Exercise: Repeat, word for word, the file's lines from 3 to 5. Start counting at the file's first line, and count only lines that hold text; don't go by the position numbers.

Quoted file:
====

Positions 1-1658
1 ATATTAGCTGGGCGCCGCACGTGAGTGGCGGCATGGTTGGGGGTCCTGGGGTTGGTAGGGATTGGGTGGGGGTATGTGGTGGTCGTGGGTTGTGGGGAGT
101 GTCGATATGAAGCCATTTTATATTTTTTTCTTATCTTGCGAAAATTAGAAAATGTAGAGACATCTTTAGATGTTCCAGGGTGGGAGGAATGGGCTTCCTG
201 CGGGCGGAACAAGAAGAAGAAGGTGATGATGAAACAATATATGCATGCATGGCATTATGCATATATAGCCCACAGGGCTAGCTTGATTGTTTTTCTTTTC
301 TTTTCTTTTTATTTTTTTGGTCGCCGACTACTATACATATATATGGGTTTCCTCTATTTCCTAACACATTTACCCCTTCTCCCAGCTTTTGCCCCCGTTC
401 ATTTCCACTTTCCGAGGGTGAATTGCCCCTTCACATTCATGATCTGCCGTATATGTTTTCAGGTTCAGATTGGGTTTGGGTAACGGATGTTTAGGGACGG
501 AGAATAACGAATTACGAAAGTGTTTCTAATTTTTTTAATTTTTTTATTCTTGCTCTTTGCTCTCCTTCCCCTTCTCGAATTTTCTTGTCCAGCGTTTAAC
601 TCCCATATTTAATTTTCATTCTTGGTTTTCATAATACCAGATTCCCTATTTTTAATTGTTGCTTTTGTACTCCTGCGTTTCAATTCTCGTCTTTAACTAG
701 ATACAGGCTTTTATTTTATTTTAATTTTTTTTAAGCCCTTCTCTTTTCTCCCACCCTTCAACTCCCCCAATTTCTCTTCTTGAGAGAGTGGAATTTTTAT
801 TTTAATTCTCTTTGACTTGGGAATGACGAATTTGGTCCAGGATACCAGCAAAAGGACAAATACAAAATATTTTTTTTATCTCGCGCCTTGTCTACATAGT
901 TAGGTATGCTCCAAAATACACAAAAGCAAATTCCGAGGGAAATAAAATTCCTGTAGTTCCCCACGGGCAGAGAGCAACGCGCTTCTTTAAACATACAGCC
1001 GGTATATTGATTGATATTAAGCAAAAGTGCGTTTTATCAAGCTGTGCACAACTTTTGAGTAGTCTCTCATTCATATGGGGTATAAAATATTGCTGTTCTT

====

101 GTCGATATGAAGCCATTTTATATTTTTTTCTTATCTTGCGAAAATTAGAAAATGTAGAGACATCTTTAGATGTTCCAGGGTGGGAGGAATGGGCTTCCTG
201 CGGGCGGAACAAGAAGAAGAAGGTGATGATGAAACAATATATGCATGCATGGCATTATGCATATATAGCCCACAGGGCTAGCTTGATTGTTTTTCTTTTC
301 TTTTCTTTTTATTTTTTTGGTCGCCGACTACTATACATATATATGGGTTTCCTCTATTTCCTAACACATTTACCCCTTCTCCCAGCTTTTGCCCCCGTTC